League of Cement Workers-Operation of pumps and mixers by other power than steam or compressed air.
UMPIRE'S DECISION, JANUARY 4, 1909.-After carefully weighing all the evidence submitted, I have reached the following as my decision:
First. Pumps and mixers operated by other motive power than steam or compressed air not being in possession of any trade may be operated by the hoisting engineers if the contractor so elect.
Second. Pumps and mixers not operated by steam or compressed air may also be operated by either members of the Brick Masons Helpers' Union or ('ement Workers Helpers' Union as the contractor may determine, and under the plan of arbitration governing the building trades of New York City.
United Portable Hoisting Engineers v. George A. Fuller Co.-Hoisting materials
caisson work. Decision of EXECUTIVE COMMITTEE, MAY 31, 1906.—The Fuller Construction Co. is instructed to employ engineers, members of the recognized union, to operate engines used for handling all materials used in building construction work. This includes all construction in connection with caisson work.
United Portable Hoisting Engineers v. Elevator Constructors and Villurights' Union
Hoisting building material. DECISION OF EXECUT!VE COMMITTEE, OCTOBER 17, 1906.-—The work of hoisting building material is in possession of the hoisting engineers and is covered by their agreement.
Further, the Elevator Constructors and Millwrights' Union does not claim the work of hoisting building material.
The organizations interested in the question involved are hereby ordered to hold a conference for the purpose of arranging properly the details of hoisting for the completion of the buildings.
(See conference report, Feb. 11, 1907.)
Decision of ExecUTIVE COMMITTEE, OCTOBER 23, 1906.-- The Elevator Constructors and Millwrights' Union is ordered to refrain from hoisting building material.
INTERNATIONAL ASSOCIATION OF MACHINISTS.
ORIGINAL CHARTER CLAIM AND JURISDICTION.
The International Association of Machinists claims jurisdiction over the building, assembling, erecting, dismantling, and repairing of machinery in machine shops, buildings, factories, or elsewhere where machinery may be used.
This is the jurisdiction recognized by the American Federation of Labor and under which the International Association of Machinists has been operating since its birth, May 4, 1888.
NEW YORK JURISDICTION. The International Association of Machinists claim jurisdiction for machinists in the erection of buildings or structures in New York City as follows:
First. We claim on behalf of our organization that all machinery, engines, and pumps that are to be placed and used for the operation of plant in any particular building or structure, constitutes machinists' work, and the erection and assembling of machinery, engines, or pumps should be done by machinists.
Second. This claim applies to all machinery and engines that are to be assembled or erected on the particular job in any building and to any machinist work that may be necessary on machinery, engines, or pumps that may come on the particular job assembled.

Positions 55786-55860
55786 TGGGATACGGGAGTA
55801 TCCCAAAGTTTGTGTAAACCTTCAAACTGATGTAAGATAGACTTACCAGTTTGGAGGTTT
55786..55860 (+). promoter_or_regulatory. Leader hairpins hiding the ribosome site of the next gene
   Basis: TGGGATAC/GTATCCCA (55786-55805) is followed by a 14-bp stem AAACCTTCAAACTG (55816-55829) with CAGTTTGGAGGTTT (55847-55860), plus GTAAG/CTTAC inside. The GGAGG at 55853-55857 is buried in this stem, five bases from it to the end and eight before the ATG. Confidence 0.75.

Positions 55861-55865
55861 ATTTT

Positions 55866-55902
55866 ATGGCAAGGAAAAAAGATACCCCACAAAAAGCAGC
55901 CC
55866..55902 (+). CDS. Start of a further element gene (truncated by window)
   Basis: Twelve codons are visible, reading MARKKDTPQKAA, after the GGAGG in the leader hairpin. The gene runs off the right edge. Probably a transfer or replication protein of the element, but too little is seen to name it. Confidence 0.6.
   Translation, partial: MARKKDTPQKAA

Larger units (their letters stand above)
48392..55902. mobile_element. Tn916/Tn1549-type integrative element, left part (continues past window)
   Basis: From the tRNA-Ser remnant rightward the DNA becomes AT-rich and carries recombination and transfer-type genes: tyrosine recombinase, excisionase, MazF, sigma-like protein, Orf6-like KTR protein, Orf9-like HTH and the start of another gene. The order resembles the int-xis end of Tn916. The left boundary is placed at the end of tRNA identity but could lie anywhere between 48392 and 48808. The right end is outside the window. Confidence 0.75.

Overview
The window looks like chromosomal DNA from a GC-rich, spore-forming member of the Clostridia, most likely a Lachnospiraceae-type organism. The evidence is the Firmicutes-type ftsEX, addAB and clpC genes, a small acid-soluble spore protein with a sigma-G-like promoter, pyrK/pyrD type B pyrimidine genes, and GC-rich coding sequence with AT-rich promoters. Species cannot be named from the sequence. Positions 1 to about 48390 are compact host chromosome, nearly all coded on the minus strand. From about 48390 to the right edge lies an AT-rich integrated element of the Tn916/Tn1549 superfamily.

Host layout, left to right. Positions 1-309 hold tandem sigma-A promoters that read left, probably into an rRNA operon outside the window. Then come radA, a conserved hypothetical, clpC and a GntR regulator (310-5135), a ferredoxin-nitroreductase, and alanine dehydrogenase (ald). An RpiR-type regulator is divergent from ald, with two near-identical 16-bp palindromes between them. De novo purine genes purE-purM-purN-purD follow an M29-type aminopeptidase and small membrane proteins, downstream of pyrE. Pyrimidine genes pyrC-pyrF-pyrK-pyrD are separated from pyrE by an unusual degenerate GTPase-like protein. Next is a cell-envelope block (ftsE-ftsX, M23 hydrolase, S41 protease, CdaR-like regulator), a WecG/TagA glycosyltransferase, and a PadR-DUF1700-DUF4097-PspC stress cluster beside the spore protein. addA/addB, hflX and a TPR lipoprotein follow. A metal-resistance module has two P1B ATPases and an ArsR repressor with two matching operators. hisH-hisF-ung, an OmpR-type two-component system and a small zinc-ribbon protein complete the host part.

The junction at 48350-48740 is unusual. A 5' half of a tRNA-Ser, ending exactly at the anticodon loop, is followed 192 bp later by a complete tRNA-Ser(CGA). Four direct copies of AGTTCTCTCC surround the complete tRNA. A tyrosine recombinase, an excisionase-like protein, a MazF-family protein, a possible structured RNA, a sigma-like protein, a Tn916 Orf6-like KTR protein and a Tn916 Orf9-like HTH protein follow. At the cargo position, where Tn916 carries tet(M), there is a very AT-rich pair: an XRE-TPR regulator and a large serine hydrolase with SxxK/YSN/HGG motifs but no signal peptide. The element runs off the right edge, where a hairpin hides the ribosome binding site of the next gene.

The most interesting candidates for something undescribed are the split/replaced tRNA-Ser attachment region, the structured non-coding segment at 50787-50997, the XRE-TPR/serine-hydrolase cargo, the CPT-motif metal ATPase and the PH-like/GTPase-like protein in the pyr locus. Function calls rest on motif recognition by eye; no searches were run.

Third. And also all pumps that may be used for the transmission of power to operate elevators or other necessary appliances in the building. When a pump is sent to any particular building to be erected or assembled, the work of erection or assembling of this pump shall be performed by machinists from our association in preference to men from other crafts or trades.
Fourth. Sectional boilers that are to be erected or assembled in the buildings is distinctly machinists' work, and as this work has been performed for years by machinists, consequently we claim it as our work.
Manufacturing, constructing, erecting, assembling, disassembling, maintaining, repairing of engines, pumps, elevators, escalators, conveyors, refrigerating machinery, printing presees and printing machinery, and metal machinery of all kinds and descriptions, and metal appurtenances thereon, or attached thereto, or operated in connection therewith, or independent of any thus specified above.
The manufacturing, erecting, constructing, assembling, dissassembling, maintaining, repairing of machine tools for all lines of manufacturing, and, when used to operate on metals, the operator thereof and the filer and fitter of the machined parts.
PIPE-FITTING TRADES. In the pipe-fitting trades are grouped all the crafts which have to do with the installation of piping of every description. This includes the plumber, gas fitter, steam fitter, hot-water fitter, and sprinkler fitter. The duties of this group, not excluding those known to common practice of the several divisions of the pipefitting trade, are to install pneumatic vacuum-cleaning systems, thermostatic work, refrigerating systems, and all inside piping for both fuel and illuminating purposes.
NUMBER OF UNIONS AND MEMBERS AND RATE OF WAGES IN PIPE-FITTING TRADES,
BY OCCUPATIONS, 1913.
UNITED ASSOCIATION OF JOURNEYMEN PLUMBERS, Gas FITTERS, STEAM FITTERS,
ORIGINAL CHARTER CLAIM AND JURISDICTION.
All piping for water, waste, supply, leader, soil, sewerage, fire, and vent lines.